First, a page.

method; (b) I had not appreciated how it is sometimes pedagogically appro- priate for the teacher to be front and center guiding the reading step by step;

and (c) I had not recognized that a teacher-fronted lesson could simul- taneously be a student-centered lesson when it engaged the students' mental and oral participation.


The usefulness of this technique lies in the interactions between teacher and students and among the students themselves. This is established by stopping often during the reading in order (a) to explain, and (b) to ask questions. This in turn stimulates discussion and activates the reading skills that are ul- timately the object of the reading class. My acting out of characters' parts (and hamming it up, I confess) attracts students' attention and gives depth to the material.

Explaining.A non-native speaker of English might encounter a number of problems while reading a novel such as this, including vocabulary, register, culture, and literary devices. Reading aloud provides an opportunity to give background information and information that might not otherwise be easily found in dictionaries or other sources and to review previously learned material.

Vocabulary. One of the joys of reading English is an appreciation of the richness of English vocabulary. Of Mice and Men, like most pieces of litera- ture, uses much connotative language, the subtleties of which ESL students may not pick up working on their own. Part of my goal as a reading teacher is to make students aware of the semantic richness of such words: their relationship to other words, their appropriate usage, and their emotive im- pact. Encountering vocabulary in context is invaluable to understanding the meaning, to appreciating how a word differs from similar words, and to developing a critical ability to see through emotional appeal in arguments.

For example, the characters inOfMice and Mendo not simplywalk;they limp, they drag their feet, they stumble, they shuffle, they pop into a doorway, and they jerk back out again. In addition, because I act out the words as I read, I can provide a clear and visual definition of new vocabulary, especially the connotative words that crop up everywhere. Seeing me imitate Lennie "lum- ber" to his feet or Curley's wife "smile archly" and "twitch her body" not only sends my students into gales of laughter, but makes the words real in a visual, visceral way. They cannot get this from a dictionary. Last, as esoteric vocabulary is encountered in the reading, it can be pointed out that certain words are archaic (tramp), dialectal(bindle),basilectal(purty), vulgar(bitch), racist(nigger),or colloquial(cat house);and warnings can be issued regarding their appropriate usage or avoidance. Recognizing the import of words is an essential sociolinguistic skill by which students can learn to identify people's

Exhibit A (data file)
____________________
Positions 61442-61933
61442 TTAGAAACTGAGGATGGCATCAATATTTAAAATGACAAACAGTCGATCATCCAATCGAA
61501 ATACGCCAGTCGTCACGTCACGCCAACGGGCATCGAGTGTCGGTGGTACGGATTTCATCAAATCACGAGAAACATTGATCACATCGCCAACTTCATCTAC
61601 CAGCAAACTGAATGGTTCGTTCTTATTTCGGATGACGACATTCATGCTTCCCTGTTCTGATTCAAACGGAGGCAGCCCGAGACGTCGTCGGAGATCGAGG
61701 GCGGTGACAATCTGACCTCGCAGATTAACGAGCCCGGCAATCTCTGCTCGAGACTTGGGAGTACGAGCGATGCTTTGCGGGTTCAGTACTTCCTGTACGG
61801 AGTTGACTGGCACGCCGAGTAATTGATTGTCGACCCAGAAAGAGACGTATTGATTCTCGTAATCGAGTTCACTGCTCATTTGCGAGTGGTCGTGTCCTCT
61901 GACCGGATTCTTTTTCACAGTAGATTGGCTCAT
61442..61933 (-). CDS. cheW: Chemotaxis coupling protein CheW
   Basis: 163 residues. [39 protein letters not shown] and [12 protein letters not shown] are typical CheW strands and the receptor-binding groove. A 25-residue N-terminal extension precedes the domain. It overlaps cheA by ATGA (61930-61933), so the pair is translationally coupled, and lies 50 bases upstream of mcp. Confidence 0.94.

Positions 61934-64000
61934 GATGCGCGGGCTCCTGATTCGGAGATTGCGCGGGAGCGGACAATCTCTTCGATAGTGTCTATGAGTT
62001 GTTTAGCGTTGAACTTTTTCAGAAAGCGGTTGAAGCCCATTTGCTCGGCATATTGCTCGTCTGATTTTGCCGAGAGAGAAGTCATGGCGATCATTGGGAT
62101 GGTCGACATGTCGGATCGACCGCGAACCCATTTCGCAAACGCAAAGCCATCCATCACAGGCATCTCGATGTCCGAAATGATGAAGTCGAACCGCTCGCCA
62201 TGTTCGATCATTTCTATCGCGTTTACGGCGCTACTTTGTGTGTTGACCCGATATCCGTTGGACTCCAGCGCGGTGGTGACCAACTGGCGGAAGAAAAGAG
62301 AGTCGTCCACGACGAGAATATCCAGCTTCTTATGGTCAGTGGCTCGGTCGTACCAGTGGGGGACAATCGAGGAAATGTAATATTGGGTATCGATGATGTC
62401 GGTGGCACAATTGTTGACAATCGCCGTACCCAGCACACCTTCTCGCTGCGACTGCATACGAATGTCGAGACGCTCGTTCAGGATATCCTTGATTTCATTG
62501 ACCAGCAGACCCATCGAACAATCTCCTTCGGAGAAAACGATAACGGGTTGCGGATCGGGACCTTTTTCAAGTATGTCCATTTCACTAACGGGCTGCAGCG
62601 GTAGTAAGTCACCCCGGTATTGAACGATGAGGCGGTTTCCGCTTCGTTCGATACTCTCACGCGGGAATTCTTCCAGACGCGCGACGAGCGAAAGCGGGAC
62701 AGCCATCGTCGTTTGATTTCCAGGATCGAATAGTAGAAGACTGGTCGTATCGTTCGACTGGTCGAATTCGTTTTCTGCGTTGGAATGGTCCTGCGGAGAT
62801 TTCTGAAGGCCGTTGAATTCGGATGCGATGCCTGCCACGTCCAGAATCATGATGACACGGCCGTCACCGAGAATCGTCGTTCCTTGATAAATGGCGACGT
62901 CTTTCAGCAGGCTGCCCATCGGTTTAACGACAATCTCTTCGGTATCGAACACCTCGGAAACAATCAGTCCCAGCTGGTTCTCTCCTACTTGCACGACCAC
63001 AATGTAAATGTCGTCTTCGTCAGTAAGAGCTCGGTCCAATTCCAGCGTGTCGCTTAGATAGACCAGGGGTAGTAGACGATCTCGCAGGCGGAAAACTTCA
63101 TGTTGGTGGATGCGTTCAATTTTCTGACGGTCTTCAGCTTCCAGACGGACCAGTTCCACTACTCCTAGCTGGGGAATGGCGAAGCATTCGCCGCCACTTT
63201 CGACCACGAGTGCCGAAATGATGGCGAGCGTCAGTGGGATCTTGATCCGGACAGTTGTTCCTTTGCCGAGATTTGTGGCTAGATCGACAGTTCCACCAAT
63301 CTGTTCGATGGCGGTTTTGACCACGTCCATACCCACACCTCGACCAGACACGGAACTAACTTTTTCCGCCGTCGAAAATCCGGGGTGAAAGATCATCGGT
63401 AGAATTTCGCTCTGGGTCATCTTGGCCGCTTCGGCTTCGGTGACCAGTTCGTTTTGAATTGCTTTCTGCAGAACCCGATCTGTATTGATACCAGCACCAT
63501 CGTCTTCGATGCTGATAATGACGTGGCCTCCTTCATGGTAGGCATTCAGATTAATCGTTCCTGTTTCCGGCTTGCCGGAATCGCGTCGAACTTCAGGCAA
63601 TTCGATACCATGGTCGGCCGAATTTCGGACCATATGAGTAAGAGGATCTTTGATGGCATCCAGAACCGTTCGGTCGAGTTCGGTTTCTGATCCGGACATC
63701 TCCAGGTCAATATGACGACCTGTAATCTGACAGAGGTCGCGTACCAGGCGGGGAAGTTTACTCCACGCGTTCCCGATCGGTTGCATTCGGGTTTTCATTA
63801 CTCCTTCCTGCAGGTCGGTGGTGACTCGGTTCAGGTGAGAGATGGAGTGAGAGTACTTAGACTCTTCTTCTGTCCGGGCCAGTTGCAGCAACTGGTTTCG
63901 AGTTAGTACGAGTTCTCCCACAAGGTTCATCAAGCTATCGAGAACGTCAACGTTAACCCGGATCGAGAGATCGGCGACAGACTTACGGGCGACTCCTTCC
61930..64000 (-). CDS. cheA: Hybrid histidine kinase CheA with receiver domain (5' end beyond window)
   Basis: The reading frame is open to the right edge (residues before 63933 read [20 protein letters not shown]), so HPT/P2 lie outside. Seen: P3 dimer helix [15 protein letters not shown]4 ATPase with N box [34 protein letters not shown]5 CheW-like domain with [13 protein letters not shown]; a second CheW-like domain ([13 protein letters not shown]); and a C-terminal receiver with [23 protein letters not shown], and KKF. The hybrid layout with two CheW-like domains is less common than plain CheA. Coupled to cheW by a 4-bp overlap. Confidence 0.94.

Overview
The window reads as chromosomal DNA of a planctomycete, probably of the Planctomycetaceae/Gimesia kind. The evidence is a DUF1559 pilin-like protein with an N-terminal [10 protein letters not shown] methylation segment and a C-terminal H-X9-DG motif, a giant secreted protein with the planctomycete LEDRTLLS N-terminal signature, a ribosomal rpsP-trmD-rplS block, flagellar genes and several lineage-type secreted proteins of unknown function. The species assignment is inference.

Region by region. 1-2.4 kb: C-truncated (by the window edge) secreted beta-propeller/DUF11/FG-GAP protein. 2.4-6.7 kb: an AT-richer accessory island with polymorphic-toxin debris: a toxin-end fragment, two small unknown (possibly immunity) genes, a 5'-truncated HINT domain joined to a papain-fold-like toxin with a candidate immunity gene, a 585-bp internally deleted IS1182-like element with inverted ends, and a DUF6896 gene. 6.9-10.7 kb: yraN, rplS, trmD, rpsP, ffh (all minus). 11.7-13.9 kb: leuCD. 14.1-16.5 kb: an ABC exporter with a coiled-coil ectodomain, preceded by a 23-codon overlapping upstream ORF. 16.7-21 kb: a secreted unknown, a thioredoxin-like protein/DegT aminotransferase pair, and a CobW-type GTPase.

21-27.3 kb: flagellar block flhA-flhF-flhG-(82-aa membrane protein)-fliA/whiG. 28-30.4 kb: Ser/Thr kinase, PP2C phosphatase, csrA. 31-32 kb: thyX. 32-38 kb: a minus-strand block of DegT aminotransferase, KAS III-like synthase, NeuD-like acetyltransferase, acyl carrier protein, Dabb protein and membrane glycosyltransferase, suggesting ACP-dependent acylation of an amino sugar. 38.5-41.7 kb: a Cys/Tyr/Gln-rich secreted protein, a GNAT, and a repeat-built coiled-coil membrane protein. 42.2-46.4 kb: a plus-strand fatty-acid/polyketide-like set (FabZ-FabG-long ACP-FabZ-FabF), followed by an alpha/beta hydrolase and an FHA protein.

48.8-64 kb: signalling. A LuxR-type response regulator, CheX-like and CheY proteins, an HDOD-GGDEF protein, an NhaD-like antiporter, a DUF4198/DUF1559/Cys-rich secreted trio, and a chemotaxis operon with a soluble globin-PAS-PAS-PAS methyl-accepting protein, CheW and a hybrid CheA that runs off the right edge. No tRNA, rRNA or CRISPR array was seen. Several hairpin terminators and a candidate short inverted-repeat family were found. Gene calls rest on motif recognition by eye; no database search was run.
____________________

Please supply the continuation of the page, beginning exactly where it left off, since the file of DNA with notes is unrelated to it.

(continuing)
origins, attitudes, and personalities. Contextualization is a key to getting this across.

Register.The characters in Steinbeck's novel are working-class stiffs, and their dialogues reflect this. They use nonstandard grammatical constructions such as double negatives: "ain't we gonna have no supper?" past participles as simple past forms: "like you done before"; third person singular suffixes on other verb forms: "the hell with what I says"; the use ofthemas a plural demonstrative: "them guys jus' come"; and other basilect forms. In addition, the novel is replete with contracted forms typical of colloquial speech: an' (and);gonna; would of; nex' time; jus' come in; mad at 'em; alla time;and so forth.